Monday 6th March 2017

Stewart Segal Reflects on the Education Sector

With the introduction of the Apprenticeship Levy being just round the corner, Stewart Segal reflects on the state of Education Sector. Stewart Segal is our Director of Strategy, Policy and funding at 3aaa Apprenticeships and is the former Chief Executive of the Association of Employment and Learning Providers.

There are just a few weeks to go before we know the outcome of the Government’s procurement exercise for contracts to deliver Apprenticeships to non-levy employers, so it seems a good time to take a step back and reflect on where we are. The Richard Review was published in November 2012, which seems a long time ago. Most of us around at the time understood some of the principles that sat behind the report, such as creating sustainable funding, simplifying the administration and increasing the involvement of employers in driving the system, rather than the Government. The panel clearly didn’t understand the detail of how the system worked and therefore came up with some recommendations that would never work.

I joined the Association of Employment and Learning Providers (AELP) the year after the Richard Review was published, and most people said it was a risky decision as it looked like Providers were being managed out of the system and the Government wanted to deal with and fund employers directly. Those of us who had been involved for many years knew that it was the strong partnership between employers, government and training providers like Aspire Achieve Advance (3aaa Apprenticeships) that would make the system work. 3aaa Apprenticeships work with over 3,000 employers at any one time, most of whom are small- or medium-sized enterprises (SMEs) and would not have recruited Apprentices unless they received the support that was given by the Government.

Only now are some people within Government accepting that Training Providers need to be involved in the decision-making. Nobody would question that employers must drive the system, but more and more people accept that Training Providers, Awarding Bodies and Professional Bodies all have a role to play in delivering high-quality Apprenticeships. The move towards employer involvement, the introduction of a new funding mechanism, The Apprenticeship Levy and the updating of the curriculum through introducing new Apprenticeship Standards are all positive steps forward. We now have a situation where almost every large employer and an increasing number of SMEs want to get involved in apprenticeships, and young people and their parents now see an Apprenticeship as a real alternative to a university degree.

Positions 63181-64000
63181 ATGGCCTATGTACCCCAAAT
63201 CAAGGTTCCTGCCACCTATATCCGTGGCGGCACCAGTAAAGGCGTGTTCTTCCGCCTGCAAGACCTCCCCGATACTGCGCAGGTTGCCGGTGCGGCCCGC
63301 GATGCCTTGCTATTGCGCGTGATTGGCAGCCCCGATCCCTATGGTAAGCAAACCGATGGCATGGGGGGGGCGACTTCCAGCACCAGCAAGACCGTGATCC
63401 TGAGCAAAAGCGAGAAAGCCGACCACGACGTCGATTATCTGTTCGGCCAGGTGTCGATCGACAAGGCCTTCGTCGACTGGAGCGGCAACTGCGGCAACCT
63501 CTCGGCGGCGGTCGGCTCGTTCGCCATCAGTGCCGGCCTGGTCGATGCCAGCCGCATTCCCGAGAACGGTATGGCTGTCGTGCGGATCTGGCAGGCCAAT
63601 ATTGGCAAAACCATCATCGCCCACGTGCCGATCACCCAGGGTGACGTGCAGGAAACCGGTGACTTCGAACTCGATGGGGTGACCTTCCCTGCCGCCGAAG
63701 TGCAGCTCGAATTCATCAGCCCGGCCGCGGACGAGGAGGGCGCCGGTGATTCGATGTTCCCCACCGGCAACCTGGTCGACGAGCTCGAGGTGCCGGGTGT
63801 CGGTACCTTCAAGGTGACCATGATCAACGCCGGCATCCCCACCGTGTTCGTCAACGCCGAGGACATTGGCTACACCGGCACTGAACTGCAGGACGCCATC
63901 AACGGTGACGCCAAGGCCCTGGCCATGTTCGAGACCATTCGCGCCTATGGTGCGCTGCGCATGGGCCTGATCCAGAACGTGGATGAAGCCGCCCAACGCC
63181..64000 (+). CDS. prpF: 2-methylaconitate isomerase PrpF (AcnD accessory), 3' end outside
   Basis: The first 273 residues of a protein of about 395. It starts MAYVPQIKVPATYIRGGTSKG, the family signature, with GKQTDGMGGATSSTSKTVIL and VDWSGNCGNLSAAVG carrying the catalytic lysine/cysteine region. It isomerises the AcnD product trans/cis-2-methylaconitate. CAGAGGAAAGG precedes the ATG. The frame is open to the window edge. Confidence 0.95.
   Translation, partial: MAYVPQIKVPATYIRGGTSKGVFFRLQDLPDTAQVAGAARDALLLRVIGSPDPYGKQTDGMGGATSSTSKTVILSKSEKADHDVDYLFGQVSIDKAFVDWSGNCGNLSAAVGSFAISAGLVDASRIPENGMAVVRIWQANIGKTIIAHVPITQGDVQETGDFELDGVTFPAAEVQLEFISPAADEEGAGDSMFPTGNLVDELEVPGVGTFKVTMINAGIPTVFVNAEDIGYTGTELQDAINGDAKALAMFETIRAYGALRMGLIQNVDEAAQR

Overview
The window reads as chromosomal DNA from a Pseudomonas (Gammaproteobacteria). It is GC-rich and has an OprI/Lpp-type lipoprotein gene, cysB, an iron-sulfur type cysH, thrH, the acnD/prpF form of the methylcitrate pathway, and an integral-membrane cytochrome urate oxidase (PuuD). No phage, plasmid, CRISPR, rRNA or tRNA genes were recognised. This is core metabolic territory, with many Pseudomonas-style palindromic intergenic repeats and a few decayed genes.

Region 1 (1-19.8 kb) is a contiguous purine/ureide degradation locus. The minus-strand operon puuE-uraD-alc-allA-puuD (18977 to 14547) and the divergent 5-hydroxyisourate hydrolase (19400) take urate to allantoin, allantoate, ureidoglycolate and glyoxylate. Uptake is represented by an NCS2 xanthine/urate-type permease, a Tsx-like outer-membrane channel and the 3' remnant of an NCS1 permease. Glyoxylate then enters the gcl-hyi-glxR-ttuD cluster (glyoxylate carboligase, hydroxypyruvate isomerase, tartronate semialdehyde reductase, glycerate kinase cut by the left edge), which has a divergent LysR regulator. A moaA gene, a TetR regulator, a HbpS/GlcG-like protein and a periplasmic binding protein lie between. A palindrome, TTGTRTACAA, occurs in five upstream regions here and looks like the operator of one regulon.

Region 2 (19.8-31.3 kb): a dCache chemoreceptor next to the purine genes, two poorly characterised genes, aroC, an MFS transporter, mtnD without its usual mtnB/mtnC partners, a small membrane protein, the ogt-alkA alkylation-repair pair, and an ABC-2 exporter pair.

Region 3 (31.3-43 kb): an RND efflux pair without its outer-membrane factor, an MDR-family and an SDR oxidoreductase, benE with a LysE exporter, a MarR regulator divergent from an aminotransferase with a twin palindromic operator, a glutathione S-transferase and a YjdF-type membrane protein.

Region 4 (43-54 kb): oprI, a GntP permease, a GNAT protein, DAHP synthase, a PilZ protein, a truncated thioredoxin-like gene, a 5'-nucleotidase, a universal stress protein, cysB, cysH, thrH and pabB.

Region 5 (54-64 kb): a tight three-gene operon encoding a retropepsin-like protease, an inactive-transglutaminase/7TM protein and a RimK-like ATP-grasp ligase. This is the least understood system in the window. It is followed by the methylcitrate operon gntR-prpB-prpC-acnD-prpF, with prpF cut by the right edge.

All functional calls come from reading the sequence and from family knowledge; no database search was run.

‘We are almost there’

As you would expect, it is not all good news. Along the way, the Government has made some decisions that have not helped this transition. The process for developing new Standards should have been more structured and the End-Point Assessments should have been agreed before releasing the Apprenticeship Standards.

Funding continues to be an issue, with negotiated prices and variable contributions that will create market pressures and complexities. We always recommended a more structured approach with single rates and fixed contributions.

Contracting for non-levy employers is another area where the Government is about to create unnecessary turmoil for employers, Apprentices and providers. Its £5 million cap on contracts will mean that many Apprentices and SMEs will not be able to work with their Training Provider of choice.

What was needed? A transition phase from contracts to open-market decisions based on the Digital Apprenticeship System. Instead, there is likely to be a lot of change in contracts over a very short period. With a constructive debate, we will find a way through.

The overall position for work-based training, Apprenticeships and the very welcome strategic partnerships between employers and their chosen Training Provider is almost there.

If the Government welcomes and encourages the positive input from Training Providers and other sector stakeholders, we can reach a point soon where Apprenticeship Programmes make the fundamental impact on people’s opportunity to develop at work and the productivity of the UK that I would like.

If you would like any more information on the Apprenticeship Reforms please contact me directly at or alternatively you can contact our Apprenticeship Levy Management Team on 0330 124 3224 or at

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